Discussion in '2-8-2 Mikado' started by Turky44, Oct 2, 2020.
4003 - Taken - 10-1-2020
4003 - Taken 12-31-2020
Photographs were taken at the Fort Smith Trolley Museum at 100 S. 4th St., Fort Smith, Arkansas.
This Mikado class (2-8-2 wheel arrangement) locomotive was built by the American Locomotive Company (Alco) in 1919. The locomotive was constructed during the nationalization of America's railroads during World War I under the United States Railroad Administration (USRA). It was part of an order originally destined for the Pennsylvania Railroad. However, that line rejected the order and the USRA assigned it as one of three (SLSF 4002, 4003, 4005) built by Alco to the Frisco.
It became one of a class of 33 similar USRA Light Mikado type locomotive units for the Frisco. Twenty-three units were reassigned by the USRA, SLSF 4000-4007 and 4017-4031. Additional units were acquired from the Indiana Harbor Belt (IHB) Railroad, numbered SLSF 4008-4016 and 4032. Other than the three Alco units, the balance of the engines were built by the Lima Locomotive Works.
Once on the Frisco the locomotives were modified with taller locomotive cabs to increase crew headroom and most received booster trailing trucks. The locomotive runs on 63" drivers, 33" leading truck wheels and 44" trailing truck wheels. In operating condition, the locomotive weighs 305,424 pounds, the tender 189,400 pounds, for a total of 494,824. Frisco 4003 was coal fired. Its tender had a capacity for 18 tons of coal and 10,000 gallons of water.
The locomotive produced 54,700 pounds of tractive effort, at an operating boiler pressure of 200 pounds. The locomotive wheel base (front truck to rear truck wheel centerline) is 36' 11". The overall length between the pulling faces of the locomotive front and tender rear couplers is 81' 11 3/4".
This locomotive was set aside (retired) by the Frisco in 1952. It was donated to the city of Fort Smith during 1954. It was originally placed on display in the city's Kay Rodgers Park. On the condition that the museum pay for its relocation moving costs, the city donated it to the museum for static display in 2000. In 2004, the locomotive was placed on the National Register of Historic Places.
Hope this helps.
Do they still have the steps from the pilot to running board?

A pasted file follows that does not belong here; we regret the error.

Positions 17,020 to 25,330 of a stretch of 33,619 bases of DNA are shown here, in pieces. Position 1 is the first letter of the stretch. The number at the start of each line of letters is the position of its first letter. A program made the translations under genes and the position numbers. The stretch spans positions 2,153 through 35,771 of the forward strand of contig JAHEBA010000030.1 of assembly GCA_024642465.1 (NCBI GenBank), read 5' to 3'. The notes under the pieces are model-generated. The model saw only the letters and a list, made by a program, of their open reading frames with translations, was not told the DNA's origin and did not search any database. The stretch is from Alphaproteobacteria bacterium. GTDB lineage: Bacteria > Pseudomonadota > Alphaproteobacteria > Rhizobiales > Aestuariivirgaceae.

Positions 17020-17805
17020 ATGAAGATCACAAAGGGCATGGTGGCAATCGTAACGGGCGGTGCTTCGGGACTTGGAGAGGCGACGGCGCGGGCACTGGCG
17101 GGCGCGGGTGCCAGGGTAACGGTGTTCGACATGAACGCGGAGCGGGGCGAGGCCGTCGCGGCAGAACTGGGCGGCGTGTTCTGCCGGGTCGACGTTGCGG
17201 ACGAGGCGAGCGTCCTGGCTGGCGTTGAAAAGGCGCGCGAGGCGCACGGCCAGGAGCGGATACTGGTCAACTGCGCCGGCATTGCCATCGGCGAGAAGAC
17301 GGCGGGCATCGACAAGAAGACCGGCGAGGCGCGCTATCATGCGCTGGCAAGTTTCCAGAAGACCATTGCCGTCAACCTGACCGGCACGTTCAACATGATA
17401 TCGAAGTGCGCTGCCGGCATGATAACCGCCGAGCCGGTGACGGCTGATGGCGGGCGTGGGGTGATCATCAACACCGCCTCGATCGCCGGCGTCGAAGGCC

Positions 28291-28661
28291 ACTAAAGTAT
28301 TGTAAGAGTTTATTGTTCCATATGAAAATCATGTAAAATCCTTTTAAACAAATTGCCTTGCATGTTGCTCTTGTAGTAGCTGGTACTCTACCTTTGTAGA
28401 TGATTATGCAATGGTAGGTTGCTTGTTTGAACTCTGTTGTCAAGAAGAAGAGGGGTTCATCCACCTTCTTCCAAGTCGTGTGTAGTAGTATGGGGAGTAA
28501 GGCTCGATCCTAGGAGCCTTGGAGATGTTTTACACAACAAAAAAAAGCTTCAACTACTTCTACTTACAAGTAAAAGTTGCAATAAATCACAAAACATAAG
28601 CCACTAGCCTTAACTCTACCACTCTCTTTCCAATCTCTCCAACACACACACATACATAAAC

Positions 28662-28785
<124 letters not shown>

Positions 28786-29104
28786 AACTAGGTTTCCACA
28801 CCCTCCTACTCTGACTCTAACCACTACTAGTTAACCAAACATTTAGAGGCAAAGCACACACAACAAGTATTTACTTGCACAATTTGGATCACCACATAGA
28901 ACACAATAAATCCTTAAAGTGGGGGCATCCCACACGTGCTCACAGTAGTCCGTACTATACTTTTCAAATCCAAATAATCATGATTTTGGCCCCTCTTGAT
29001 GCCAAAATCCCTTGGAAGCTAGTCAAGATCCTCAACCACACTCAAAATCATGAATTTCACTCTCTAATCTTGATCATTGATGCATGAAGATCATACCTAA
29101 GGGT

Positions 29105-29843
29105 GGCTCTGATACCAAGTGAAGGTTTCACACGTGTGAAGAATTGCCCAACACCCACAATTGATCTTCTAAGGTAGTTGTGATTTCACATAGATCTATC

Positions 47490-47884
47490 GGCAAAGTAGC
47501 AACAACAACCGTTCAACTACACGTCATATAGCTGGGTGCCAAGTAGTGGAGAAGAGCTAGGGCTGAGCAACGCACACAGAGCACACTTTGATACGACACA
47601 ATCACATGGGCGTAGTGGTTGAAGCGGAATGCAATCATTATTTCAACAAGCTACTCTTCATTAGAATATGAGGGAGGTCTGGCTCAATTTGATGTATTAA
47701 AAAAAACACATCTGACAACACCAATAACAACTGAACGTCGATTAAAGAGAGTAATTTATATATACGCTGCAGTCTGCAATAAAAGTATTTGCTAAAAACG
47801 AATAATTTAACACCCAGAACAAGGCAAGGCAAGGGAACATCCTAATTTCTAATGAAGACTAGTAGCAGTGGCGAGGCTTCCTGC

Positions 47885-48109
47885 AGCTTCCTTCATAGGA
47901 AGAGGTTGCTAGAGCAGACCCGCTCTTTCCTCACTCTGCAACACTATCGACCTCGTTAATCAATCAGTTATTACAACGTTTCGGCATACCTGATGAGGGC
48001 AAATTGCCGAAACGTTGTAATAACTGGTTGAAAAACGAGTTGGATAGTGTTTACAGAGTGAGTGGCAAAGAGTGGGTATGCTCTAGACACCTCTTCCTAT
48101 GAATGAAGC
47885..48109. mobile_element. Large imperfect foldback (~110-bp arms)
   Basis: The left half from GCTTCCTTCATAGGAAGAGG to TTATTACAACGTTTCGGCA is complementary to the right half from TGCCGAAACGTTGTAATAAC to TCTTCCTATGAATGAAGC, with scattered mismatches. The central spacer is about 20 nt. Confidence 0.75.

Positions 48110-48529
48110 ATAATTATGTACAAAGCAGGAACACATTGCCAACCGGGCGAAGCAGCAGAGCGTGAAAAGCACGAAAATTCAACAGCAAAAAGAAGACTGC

I would send them artwork and dimensions for the cab and tender numbers. I could never understand why Frisco put the 30" numerals on the tender when they donated her.
curious on Artwork/Dimensions
Sand dome numerals 6". FRISCO on cab 8", numbers on tender 24", numbers on rear of tender 12", capacity on rear of tender 2".
Curious on why they cut off the front steps on one side, and not the other? I get why they removed the steps leading up to the cab, and could understand why they'd remove BOTH sides (and thank heavens they didn't), but can't really figure out why they would remove one side and not the other.
Also, I noticed the main rods (I believe is what they are called. Still learning, so my apologies) were missing as well. I'm sure they were removed to move it, but not sure why they were never reattached.
Regardless, what a fine looking locomotive.
This is just supposition, but it probably has something to do with when it was on display at the fairgrounds (Kay Rodgers Park). They built a set of stairs from wood to make the cab more accessible when it was there. I remember climbing on it in the '60s.
This would have been a good candidate for restoration to run on the A&M occasionally. I have no idea what condition she is in after all these years. Someone at the trolley museum told me some "expert" once told them at least $2 Million. People throw these numbers around rather loosely so who knows.
Separate names with a comma.